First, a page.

Top Ten Legends and Stories about Chinese New Year

China’s Lunar New Year traditionally starts on the first day of the first month of the lunar calendar, which is the Chinese New Year’s day and the Spring Festival in a narrow sense; while in a broad sense, it refers to the period from the eighth day of the twelfth lunar month to the fifteenth day of the first lunar month. The Chinese New Year is the most important traditional festival in China. There are many legends about the Spring Festival. Here below are top 10 interesting stories of the Chinese New Year.

Chinese New Year Story #1 - Legend of the God of Wealth

Chinese New Year Story - god of wealth

On the fifth day of the first lunar month, five days after Lunar New Year it is the specific time for Chinese people to welcome and greet the God of Wealth. Legend has it that this is the birthday of the God of Wealth. After the first day of the new year, people should make some preparations. On the night of the fourth day, every household will set up a banquet to celebrate the birthday of the God of Wealth and welcome the arrival of the God of Wealth.

Who is the God of Wealth in Chinese culture? Actually in Chinese culture, there are many of them, including Civil God of Wealth like Bi Gan and Fan Li, Military God of Wealth like Zhao Gongming and Guan Gong. In different regions, local people also have their native Gods of Wealth.

According to legend, a prime minister called Cai Jing (1047-1126) in Song Dynasty was very wealthy, saying that he was born on the fifth day of the first lunar month as the God of Wealth, the people began to worship him. Later, the new emperor convicted him of massive bribery and banished him to a remote area, then the folks had to change their God of Wealth. The family name of Song emperor was “Zhao”, so the people renamed the God of Wealth as "Zhao Xuantan" and later associated him with another legendary figure Zhao Gongming – the Military God of Wealth.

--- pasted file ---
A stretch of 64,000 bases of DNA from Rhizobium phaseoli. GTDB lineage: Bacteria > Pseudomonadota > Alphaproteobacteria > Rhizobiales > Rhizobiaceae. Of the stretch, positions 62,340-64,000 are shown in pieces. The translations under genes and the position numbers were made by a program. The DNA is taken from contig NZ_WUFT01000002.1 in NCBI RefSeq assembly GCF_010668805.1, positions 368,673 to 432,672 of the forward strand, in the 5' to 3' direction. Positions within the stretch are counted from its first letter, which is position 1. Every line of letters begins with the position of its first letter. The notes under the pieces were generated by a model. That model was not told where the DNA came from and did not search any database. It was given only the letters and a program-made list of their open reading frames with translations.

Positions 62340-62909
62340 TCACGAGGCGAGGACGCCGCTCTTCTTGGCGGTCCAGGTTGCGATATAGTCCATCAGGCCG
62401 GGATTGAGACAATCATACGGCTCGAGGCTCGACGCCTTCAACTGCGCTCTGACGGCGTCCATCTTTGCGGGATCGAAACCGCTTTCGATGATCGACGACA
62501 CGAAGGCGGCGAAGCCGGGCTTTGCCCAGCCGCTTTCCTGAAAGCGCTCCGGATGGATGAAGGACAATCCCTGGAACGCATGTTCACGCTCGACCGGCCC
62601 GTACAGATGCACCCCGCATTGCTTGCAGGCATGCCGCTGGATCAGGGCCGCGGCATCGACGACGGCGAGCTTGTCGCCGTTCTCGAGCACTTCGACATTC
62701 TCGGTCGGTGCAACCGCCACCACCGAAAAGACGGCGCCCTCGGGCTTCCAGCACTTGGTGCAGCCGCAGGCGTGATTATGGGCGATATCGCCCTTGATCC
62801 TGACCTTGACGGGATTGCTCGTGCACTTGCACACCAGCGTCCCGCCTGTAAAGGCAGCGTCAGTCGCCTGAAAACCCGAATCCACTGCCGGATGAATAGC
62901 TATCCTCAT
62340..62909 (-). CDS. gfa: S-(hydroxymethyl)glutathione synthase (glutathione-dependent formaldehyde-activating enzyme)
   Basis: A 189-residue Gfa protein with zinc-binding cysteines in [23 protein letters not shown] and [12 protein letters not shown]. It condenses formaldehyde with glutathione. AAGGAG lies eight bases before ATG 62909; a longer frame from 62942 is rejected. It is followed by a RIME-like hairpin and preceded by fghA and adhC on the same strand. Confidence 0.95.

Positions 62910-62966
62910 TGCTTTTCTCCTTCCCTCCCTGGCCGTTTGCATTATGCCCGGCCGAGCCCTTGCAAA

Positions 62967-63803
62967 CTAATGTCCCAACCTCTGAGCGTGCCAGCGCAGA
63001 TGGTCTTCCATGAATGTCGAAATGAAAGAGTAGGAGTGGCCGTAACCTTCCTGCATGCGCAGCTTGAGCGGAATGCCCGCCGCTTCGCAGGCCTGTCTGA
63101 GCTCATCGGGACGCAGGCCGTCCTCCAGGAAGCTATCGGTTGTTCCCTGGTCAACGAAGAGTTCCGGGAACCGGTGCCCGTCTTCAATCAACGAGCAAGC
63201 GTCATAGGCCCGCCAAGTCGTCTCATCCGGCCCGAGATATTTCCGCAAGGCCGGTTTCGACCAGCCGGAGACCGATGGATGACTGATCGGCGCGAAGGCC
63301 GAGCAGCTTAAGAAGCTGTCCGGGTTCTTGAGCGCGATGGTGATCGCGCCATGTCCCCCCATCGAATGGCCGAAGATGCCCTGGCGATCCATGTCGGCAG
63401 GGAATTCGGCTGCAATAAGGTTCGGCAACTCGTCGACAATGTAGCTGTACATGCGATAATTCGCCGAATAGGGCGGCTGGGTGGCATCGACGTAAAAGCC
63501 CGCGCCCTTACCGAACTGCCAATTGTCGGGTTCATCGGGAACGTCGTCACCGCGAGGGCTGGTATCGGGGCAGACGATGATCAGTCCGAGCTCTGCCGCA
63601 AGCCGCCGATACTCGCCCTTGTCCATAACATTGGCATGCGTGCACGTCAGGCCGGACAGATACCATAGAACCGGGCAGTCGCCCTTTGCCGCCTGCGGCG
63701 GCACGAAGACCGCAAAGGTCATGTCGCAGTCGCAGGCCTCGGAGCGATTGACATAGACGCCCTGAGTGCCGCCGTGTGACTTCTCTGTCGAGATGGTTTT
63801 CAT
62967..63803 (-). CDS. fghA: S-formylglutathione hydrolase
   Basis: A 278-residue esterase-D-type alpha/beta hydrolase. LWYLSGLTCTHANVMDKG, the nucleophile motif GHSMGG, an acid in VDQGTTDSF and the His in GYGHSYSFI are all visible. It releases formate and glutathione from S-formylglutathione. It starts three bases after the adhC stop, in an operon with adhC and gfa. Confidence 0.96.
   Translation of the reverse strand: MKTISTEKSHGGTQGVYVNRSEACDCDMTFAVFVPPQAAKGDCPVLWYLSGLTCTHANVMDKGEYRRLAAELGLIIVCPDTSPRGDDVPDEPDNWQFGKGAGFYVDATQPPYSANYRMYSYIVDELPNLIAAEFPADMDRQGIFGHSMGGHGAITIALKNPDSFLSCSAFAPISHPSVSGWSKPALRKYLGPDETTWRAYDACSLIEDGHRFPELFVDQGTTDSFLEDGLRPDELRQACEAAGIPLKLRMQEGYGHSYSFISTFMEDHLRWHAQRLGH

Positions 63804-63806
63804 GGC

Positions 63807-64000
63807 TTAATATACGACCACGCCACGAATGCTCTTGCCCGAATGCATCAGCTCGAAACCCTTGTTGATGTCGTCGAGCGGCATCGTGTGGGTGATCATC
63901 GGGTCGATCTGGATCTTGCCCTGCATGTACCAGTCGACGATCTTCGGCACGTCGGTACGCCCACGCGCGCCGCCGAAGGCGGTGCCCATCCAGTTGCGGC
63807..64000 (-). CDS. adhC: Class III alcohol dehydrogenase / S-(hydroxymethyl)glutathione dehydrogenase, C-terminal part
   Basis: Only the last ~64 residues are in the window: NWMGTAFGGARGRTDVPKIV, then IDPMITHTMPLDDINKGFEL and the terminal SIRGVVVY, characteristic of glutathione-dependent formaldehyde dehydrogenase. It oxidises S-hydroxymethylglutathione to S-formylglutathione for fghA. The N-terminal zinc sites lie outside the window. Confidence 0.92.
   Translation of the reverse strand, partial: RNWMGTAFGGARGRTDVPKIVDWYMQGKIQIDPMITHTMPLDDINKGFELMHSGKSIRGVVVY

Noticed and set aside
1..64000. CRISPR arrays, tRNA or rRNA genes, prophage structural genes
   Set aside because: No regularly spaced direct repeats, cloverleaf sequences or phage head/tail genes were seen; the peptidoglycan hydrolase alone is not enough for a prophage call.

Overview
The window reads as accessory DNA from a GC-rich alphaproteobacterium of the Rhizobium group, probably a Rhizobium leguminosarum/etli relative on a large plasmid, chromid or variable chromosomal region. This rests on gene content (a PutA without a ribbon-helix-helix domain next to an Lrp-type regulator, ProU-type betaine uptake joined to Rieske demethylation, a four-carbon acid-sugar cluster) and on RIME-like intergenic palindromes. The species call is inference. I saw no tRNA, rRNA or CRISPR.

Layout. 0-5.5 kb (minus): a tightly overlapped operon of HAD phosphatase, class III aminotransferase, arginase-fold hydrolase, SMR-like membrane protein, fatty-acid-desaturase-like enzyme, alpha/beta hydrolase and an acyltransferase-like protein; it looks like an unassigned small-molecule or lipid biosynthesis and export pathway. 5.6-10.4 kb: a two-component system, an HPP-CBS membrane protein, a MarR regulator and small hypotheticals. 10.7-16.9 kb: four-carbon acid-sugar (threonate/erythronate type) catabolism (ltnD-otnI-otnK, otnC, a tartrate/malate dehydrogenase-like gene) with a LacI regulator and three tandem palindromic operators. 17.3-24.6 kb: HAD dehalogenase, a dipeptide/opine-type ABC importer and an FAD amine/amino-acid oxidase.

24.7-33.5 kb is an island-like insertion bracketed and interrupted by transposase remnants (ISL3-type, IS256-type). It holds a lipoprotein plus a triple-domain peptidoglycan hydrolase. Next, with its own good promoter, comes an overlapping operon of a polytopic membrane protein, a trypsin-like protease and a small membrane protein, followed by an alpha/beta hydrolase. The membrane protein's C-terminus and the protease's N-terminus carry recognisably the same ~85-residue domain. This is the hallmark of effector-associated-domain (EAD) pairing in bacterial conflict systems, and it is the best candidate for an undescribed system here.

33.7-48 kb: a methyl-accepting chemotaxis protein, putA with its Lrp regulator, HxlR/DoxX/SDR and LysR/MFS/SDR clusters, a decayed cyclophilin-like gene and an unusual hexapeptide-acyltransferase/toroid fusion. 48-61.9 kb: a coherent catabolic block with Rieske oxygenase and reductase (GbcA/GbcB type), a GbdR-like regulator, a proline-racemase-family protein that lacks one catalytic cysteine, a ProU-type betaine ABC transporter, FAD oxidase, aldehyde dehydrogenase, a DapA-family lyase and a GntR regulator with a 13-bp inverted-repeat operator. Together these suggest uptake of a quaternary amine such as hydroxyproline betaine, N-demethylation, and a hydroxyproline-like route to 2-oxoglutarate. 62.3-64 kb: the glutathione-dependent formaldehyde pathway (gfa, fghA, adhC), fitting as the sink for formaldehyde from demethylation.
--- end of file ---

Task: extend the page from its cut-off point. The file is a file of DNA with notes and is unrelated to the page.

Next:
Chinese New Year Story #2 - Laba Congee

Chinese New Year Story of Laba Congee

"Kids, Kids, don't be greedy. Celebration of Laba Festival is followed by Lunar New Year. Laba Congee, it is so yummy." This is the song in Northern China. It starts on the eighth day of the twelfth lunar month. People usually begin to eat Laba congee in these cold days. As a matter of fact, the custom first originated from Buddhism.

It is said that the founder of Shakyamuni became a monk and practiced austerity for six years. On the eighth day of the twelfth lunar month, he attained enlightenment and became a Buddha under the Bodhi tree. So in memory of the six years of suffering that Sakyamuni suffered, his disciples started eating porridge on the specific day every year. In China, the Laba Festival is to celebrate the anniversary of the Buddha's enlightenment. During the festive day, some big Buddhist temples will prepare a lot of Laba porridge and distribute it to ordinary people who come to pray for peace. Later, this Chinese New Year tradition spread over the whole society and became a custom of Chinese people.

Chinese New Year Story #3 - the Legend of 10,000 Years Calendar

Chinese New Year Story - 10000 years calendar

10000 Years Calendar (Wan Nian Li) is the oldest solar calendar in ancient China, which is more like a reference book and an invaluable tool for farming and daily life of Chinese people.

Legend has it that in ancient times there was a young man named Wan Nian, who felt that there was a natural law for the change of seasons and climate, and wanted to find out the specific rules of nature. When he went up the mountain to chop firewood, he was inspired by the shadows of trees and water dripping on the cliffs, and created a sundial that measures the shadow of the sun to fix the time, and a five-layer clepsydra that calculated the time.

When Wan Nian knew that the emperor of Shang Dynasty - Zu Yi was worried at that time because of the uncertainty of the time, he nominated himself to create a calendar for the country and benefit all the people.